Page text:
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Zazen is a very popular Zen Buddhist practice. “Za” means “ Sitting” and “ Zen” is a Japanese word meaning “Meditation” or “Meditative State”, so Zazen means “Sitting Meditation”. Zen emphasizes experiential wisdom in the attainment of enlightenment and de-emphasizes theoretical knowledge in favor of direct self-realization through meditation. Zazen calms the mind and increases the ability to concentrate enough to experience insight into the nature of existence and thereby gain Enlightenment (Satori).
Zazen practice begins with the practice of concentration and progresses further through Koans (means “public case”), and whole-hearted sitting (Shikantaza).
By practice one by one, the practitioner learns to regulate the body, then the breath and finally to regulate the mind.
Sitting Posture: The common positions to sit are:
One should improve the sitting posture over the period of time and can use even chair to sit in the beginning.
Hands: The hands are folded together into a simple cosmic mudra. Place hands faced palm up with thumbs lightly touching. Less dominant hand should rest on top of the more dominant hand. The knuckles of both hands overlap. Keep elbows separate from the body. The hands form an oval, which can rest on the upturned soles of feet if sitting full lotus or rest on thighs if sitting in Burmese or any other position.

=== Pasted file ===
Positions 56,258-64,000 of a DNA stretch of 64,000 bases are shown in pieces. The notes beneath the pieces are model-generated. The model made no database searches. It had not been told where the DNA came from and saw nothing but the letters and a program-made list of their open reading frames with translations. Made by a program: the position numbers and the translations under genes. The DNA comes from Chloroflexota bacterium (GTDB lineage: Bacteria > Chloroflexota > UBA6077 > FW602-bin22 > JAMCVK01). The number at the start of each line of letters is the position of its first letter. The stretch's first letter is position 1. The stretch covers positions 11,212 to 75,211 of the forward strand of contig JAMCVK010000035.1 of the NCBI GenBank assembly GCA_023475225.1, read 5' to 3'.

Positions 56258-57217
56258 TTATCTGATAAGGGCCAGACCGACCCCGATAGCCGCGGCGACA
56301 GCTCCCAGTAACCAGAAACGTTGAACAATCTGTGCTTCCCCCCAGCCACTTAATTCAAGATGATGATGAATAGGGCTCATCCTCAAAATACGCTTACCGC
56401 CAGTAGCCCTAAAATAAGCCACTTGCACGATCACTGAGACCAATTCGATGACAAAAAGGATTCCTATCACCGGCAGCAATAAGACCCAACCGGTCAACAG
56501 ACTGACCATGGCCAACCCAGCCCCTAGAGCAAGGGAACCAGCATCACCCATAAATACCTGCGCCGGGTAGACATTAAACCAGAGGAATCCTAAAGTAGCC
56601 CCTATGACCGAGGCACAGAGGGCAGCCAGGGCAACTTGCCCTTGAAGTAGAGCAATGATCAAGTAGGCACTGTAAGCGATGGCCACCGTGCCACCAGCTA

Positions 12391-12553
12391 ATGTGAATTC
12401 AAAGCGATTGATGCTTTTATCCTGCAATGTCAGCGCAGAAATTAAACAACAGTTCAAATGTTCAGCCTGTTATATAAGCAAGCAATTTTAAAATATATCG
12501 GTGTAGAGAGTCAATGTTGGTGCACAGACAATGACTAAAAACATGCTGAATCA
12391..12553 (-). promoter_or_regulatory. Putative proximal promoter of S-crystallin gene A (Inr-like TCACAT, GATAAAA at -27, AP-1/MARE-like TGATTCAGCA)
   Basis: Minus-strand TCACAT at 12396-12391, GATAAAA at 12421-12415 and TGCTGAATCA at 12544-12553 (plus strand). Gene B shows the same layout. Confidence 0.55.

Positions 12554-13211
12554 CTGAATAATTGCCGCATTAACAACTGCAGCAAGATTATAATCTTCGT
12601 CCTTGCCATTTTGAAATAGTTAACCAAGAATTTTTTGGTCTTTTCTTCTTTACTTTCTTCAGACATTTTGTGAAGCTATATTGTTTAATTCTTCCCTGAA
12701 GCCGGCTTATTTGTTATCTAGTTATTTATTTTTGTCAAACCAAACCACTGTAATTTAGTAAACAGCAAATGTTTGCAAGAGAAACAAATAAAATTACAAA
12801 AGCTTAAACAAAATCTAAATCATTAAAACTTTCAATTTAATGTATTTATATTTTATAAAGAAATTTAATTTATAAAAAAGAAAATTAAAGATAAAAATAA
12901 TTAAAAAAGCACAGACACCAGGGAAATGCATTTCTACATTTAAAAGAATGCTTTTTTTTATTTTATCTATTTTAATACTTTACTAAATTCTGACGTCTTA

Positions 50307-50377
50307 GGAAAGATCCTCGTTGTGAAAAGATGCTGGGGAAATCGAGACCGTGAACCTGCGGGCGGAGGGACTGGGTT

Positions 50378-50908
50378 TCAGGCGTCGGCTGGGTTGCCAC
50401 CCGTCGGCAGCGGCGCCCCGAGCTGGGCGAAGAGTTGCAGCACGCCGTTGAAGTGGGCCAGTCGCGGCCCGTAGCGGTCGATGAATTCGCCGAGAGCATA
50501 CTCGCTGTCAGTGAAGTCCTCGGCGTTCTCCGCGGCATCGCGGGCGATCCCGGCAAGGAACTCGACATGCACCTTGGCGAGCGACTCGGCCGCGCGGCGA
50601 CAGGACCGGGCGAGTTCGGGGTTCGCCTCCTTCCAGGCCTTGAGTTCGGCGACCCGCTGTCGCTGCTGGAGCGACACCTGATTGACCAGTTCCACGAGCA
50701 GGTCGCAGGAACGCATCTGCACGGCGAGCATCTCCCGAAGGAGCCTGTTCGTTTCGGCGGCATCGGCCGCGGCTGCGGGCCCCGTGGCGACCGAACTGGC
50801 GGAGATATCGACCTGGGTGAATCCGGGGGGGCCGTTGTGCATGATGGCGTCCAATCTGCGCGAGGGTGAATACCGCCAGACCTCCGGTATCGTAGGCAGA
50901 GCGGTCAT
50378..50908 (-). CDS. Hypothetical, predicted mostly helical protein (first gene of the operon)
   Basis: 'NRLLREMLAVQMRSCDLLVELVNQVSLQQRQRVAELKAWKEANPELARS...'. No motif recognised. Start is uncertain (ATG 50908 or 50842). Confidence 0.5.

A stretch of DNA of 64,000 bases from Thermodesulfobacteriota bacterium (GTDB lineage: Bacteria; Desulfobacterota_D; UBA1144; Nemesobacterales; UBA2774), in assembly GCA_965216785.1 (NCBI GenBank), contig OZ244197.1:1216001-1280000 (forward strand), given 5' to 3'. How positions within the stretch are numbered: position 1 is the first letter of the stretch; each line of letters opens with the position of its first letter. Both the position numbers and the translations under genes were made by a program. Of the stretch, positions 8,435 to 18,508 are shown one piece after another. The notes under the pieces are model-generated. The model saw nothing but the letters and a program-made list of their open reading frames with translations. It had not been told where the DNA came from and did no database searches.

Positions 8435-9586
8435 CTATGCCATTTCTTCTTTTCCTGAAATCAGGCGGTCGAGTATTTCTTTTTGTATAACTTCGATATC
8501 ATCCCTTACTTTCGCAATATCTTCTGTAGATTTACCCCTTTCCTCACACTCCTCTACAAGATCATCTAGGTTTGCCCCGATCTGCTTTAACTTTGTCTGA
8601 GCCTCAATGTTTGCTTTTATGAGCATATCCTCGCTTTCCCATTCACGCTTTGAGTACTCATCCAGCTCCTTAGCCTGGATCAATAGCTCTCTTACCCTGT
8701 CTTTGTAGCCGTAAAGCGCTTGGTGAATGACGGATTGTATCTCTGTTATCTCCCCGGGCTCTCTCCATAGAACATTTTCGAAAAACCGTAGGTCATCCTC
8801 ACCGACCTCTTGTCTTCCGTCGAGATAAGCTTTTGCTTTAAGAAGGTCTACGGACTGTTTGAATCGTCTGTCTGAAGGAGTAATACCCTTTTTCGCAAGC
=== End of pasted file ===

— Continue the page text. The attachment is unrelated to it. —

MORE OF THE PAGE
Eyes: Close the eyes. The eyelids can be half-lowered, the eyes being neither fully open nor shut so that the practitioner is not distracted by outside objects but at the same time is kept awake. The eyes are kept lowered, with the gaze resting on the ground about two or three feet in front of body.
Breathing: One breathes from the hara , the center of gravity in the belly. The hara is located around two inches below the navel. By keeping the back straight, the diaphragm is allowed to move freely, which results in deeper, easier and natural breathing. There should be no tension in the body. Breathing slows and in deep Zazen one breaths only 2 or 3 times in a minute. Attention to breath increase the sharpness of awareness and the power of concentration called “Joriki”, the ability to put your mind where you want, when you want and for how long you want at any place. This ultimately leads to Samadhi or single-pointedness of mind.
Counting: The beginners can utilize the technique of count, counting each inhalation and exhalation until they get to ten. On reaching ten, start all over from one. On loosing the counting, simply begin from one again. When beginners reach the level of reaching to the count of ten without getting disturbed by thoughts, they can start to count an inhalation and exhalation as one instead of two. Eventually practitioners can just concentrate on the breath, without any need of the counting.
Time: If sitting longer is an issue due to physical discomfort or the practical constraint of time, start with around 15 minutes. Increase by 5 minutes every week to take the practice to an hour.
It is better to give the gap of around 2 hours after taking the meal to sit for Meditation.
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